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Couple acquitted in 'caged children' case

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Associated Press
VANCOUVER -- Jurors took just four hours Tuesday to acquit a couple who had been charged with unlawful imprisonment for keeping two young autistic boys in a dark room with a cage-like door.
The Clark County Superior Court jury had been asked to decide whether John Eckhart, 31, and Alayna Higdon, 27, confined Eckhart's sons for convenience or to keep them safe.
The boys were 5 and 7 during the period in question. The older child is now in foster care while the younger lives with his biological mother in Tillamook, Ore.
Eckhart collapsed in his lawyer's arms at the verdict and Higdon began weeping, The Columbian reported ( Although they are no longer a couple, the two embraced.
The prosecution contended the children were locked up for convenience while Eckhart played video games and took long smoke breaks. Prosecutors alleged the couple kept the boys in the room at least 16 hours a day at times between October 2010 and April 2011.
For its part, the defense presented expert psychologists, who testified that the restraint was appropriate to keep the children safe because of their severe autism.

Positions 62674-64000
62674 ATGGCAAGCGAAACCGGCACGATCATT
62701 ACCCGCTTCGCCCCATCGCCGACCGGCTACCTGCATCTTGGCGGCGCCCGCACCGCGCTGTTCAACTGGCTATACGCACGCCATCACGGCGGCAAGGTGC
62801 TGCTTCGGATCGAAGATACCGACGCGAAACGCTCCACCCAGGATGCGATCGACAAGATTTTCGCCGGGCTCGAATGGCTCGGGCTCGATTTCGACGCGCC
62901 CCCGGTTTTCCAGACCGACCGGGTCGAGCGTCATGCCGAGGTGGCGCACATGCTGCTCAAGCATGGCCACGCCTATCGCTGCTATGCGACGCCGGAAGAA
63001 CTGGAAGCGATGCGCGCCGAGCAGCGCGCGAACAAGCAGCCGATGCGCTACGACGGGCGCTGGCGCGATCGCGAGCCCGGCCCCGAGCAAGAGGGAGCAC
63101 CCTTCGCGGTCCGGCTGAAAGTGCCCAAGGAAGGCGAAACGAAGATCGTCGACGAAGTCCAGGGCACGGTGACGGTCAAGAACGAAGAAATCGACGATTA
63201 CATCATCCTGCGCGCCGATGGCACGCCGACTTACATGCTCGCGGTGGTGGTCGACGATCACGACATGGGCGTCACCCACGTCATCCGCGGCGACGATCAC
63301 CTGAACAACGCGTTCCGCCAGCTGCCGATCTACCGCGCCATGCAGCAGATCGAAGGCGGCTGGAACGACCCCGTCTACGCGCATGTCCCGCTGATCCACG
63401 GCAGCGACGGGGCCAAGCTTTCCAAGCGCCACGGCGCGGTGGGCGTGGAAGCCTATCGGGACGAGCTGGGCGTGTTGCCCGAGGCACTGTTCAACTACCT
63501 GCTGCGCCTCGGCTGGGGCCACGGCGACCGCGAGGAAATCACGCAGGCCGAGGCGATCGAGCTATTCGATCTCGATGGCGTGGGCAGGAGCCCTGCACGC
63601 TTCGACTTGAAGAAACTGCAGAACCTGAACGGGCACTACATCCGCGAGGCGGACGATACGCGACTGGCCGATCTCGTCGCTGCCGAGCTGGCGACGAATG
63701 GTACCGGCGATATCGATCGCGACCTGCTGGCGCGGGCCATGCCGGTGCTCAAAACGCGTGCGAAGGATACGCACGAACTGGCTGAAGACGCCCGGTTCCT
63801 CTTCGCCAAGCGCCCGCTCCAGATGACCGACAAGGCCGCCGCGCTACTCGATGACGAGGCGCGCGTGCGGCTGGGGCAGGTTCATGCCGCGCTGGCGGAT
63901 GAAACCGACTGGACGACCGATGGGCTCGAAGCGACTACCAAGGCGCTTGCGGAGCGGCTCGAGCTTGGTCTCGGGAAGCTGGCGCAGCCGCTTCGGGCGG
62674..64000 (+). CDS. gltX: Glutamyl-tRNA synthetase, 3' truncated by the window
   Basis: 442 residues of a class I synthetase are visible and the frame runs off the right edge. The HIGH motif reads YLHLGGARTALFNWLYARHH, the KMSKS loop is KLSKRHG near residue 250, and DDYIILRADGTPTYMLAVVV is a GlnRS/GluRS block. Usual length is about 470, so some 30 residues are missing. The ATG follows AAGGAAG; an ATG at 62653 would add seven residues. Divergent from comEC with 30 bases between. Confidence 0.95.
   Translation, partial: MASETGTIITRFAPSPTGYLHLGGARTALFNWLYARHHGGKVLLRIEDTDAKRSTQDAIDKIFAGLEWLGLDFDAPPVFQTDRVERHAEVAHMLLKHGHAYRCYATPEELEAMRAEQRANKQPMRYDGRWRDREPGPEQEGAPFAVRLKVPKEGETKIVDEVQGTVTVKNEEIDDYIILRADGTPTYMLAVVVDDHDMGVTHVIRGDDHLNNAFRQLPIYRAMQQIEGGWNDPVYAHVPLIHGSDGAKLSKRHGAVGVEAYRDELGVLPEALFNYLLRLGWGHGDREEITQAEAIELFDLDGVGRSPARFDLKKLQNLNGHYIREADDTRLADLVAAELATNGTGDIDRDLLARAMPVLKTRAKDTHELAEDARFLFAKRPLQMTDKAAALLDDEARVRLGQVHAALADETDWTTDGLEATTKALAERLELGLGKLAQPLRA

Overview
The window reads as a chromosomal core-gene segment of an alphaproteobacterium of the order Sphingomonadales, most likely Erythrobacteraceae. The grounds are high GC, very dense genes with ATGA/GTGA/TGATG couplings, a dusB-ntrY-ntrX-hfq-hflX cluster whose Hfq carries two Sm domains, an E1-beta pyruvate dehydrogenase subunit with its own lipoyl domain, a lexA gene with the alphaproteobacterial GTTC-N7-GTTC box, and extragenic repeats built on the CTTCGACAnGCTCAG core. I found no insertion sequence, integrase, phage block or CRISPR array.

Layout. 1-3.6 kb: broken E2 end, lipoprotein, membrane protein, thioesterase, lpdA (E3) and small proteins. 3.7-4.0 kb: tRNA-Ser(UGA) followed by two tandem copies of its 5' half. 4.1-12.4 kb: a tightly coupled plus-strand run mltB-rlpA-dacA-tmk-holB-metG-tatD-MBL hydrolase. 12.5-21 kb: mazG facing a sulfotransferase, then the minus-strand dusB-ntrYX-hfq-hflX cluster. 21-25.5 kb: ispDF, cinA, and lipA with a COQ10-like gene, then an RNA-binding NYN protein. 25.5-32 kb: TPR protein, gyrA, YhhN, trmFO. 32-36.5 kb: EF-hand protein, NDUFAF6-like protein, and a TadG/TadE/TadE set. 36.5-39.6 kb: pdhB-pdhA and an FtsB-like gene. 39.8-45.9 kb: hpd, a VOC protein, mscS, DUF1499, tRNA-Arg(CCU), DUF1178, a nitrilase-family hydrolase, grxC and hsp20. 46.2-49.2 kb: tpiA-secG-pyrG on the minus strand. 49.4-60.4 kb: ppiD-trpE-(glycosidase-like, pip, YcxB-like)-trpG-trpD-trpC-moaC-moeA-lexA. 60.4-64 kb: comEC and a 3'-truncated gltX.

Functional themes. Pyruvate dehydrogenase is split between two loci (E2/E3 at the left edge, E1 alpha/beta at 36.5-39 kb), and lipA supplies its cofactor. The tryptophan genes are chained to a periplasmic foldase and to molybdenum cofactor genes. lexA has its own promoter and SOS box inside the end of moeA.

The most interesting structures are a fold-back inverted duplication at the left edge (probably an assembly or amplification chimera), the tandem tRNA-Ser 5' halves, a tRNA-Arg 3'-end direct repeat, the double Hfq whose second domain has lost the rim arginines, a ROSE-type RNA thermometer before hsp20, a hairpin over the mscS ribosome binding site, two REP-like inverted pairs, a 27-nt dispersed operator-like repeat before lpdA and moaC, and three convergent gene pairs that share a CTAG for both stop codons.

Eckhart and Higdon both took the stand and testified that the boys were kept in the room far less than the prosecution contended.
Photos showed Eckhart blocked the room's entry with wire shelving bolted so that it covered the entire doorway and locked in the middle with a carabiner-type lock. Police described it as a cage-like door.
Juror Michael Simonson told The Columbian outside the courtroom that most jurors had decided to acquit as soon as they began deliberating; one holdout juror eventually agreed with the others.
"I guess what distresses me is that this went this far, that this couldn't be resolved" earlier, Simonson said.
"We are obviously elated that in a lengthy, big trial the jurors came to a conclusion we came to a long time ago," defense lawyer Jon McMullen said, adding his clients didn't want to speak to reporters. The trial started May 21.
Higdon's 10-year-old son, James, was the chief prosecution witness. He testified that he fed the boys breakfast through slits of the wire shelving. He said they weren't let out of the room much of the time.
The defense presented evidence the boys were let out for dinner, games and special occasions, and questioned James' testimony.
On the stand, Eckhart disagreed with the older boy's estimate of how long the younger children spent in the room.
McMullen earlier told jurors that Eckhart understood how hyperactive his sons were, so he constructed the gate to cover the door so they weren't at risk to harming themselves and wandering from the apartment. He described his client as "an overprotective, caring father."
Story tags » TrialsFamilyVancouver

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